Allergic Rhinitis Self-Care
Medications are often the key to handling nasal allergies and sinus problems. But there’s also a lot that you can do on your own. Here are some suggestions.
Nasal irrigation. To the uninitiated, squirting salt water in your nose might seem to be a bizarre treatment for nasal allergies. But it works. “Some trials found that nasal irrigation works as well as antihistamines in reducing symptoms,” says Bowser. There’s evidence that it relieves sinus symptoms, too.
The principle is simple. By washing out your nasal passages and sinuses with salt water, you clear out the allergens that are triggering your symptoms -- along with bacteria and excess mucus. “It’s just like cleaning your furnace filter,” says Bernstein. “If you want good air quality in your home -- or your lungs -- the filters have to be clean.” If you are irrigating, flushing, or rinsing your sinuses, use distilled, sterile, or previously boiled water to make up the irrigation solution. It’s also important to rinse the irrigation device after each use and leave open to air dry.
Experts say that simple Neti pots or squeeze bottles seem to work as well as more expensive devices. Keep in mind that nasal irrigation (which flushes out the nasal passages) is different from spray bottles of saline (which merely moisten them.)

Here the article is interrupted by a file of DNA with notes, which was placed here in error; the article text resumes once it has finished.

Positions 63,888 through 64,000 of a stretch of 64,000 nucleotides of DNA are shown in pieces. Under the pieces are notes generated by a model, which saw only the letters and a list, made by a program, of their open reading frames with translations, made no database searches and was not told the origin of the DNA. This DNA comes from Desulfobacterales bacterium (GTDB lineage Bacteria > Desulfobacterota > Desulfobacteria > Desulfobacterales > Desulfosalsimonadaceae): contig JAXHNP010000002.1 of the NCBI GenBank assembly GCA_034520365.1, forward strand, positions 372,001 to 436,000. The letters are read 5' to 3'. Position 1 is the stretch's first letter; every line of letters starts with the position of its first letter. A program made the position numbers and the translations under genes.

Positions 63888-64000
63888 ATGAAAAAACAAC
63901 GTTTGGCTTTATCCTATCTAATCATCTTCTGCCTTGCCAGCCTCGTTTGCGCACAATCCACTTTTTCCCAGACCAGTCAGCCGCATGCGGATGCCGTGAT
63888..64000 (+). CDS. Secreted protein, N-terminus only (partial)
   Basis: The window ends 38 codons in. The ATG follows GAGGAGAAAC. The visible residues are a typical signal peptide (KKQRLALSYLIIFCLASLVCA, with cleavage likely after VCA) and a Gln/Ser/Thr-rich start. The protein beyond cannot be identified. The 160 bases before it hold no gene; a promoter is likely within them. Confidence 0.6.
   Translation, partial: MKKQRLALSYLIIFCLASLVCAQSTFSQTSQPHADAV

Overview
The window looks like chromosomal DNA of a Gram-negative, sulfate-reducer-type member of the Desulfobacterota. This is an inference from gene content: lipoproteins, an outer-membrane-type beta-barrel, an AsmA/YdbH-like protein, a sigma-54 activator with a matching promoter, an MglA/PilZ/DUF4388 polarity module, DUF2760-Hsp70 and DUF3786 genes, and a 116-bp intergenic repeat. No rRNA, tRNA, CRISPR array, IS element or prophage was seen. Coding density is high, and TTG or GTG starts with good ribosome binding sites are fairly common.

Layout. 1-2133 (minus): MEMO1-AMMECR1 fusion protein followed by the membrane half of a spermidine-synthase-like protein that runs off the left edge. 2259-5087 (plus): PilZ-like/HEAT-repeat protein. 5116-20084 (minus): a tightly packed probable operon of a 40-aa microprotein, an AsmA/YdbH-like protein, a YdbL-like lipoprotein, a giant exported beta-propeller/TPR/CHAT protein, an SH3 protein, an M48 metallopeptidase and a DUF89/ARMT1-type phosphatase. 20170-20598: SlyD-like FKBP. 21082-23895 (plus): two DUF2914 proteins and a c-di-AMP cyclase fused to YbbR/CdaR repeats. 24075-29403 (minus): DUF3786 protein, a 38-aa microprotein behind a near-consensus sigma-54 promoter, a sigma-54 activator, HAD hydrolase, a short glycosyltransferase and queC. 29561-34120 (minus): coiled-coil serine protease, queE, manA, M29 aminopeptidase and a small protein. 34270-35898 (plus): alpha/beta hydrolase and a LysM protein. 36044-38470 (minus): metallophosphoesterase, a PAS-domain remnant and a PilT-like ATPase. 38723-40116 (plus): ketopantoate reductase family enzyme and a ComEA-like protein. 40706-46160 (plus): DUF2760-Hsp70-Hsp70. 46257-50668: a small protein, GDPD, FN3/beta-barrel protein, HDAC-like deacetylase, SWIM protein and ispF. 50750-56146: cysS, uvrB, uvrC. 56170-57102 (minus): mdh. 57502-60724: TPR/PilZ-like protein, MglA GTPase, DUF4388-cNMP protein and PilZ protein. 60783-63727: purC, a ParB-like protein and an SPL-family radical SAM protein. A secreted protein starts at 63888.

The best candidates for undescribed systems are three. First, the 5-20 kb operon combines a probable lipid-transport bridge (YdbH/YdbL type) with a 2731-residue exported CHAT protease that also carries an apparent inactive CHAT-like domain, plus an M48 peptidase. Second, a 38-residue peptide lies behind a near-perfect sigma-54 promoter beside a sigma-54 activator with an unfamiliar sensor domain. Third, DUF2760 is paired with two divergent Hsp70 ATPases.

Neti pots and other nasal irrigation devices are available in drugstores, supermarkets, and online. Basic Neti pots cost about $10 to $15, while fancier irrigation devices can cost $100 or more.
Environmental control. If you can reduce your exposure to an allergen, you’ll help reduce your symptoms. So take some sensible precautions around the home. If you’re allergic to dust mites, buy a mattress cover to keep them out. If it’s pollen, keep the windows shut and use air conditioners to filter the air. If it’s cat dander, keep the animal out of your bedroom. Consider trying out a HEPA (high efficiency particulate air) filter. However, don’t break the bank trying to make your home allergen-free. It’s impossible. “Environmental control is a great first step,” says Bowser. “But in most cases it’s not enough to control symptoms.”
Moist air. If the air is dry and you’re having sinus problems -- like pain and pressure -- keep your nasal passages moist. Use a humidifier or vaporizer (and keep it clean). Other suggestions: Take long showers, apply warm compresses over your nose and mouth, and breathe in steam from a pot on the stove. Just make sure not to make your home too swampy. Dust mites, a common cause of allergies, thrive in humidity.
Protection. If you know you’re going to be exposed to an allergen, take some precautions. If you need to rake outside during pollen season, for example, wear a mask and goggles to protect yourself – or get someone else to do it.
Supplements. Some people want to treat their allergies without drugs and hope to find a “natural” cure instead. There is evidence that supplements such as butterbur and quercetin can help with allergy symptoms. But talk to your doctor first. A few popular cold and allergy supplements, including butterbur and echinacea, are related to ragweed. They can actually trigger an allergic reaction.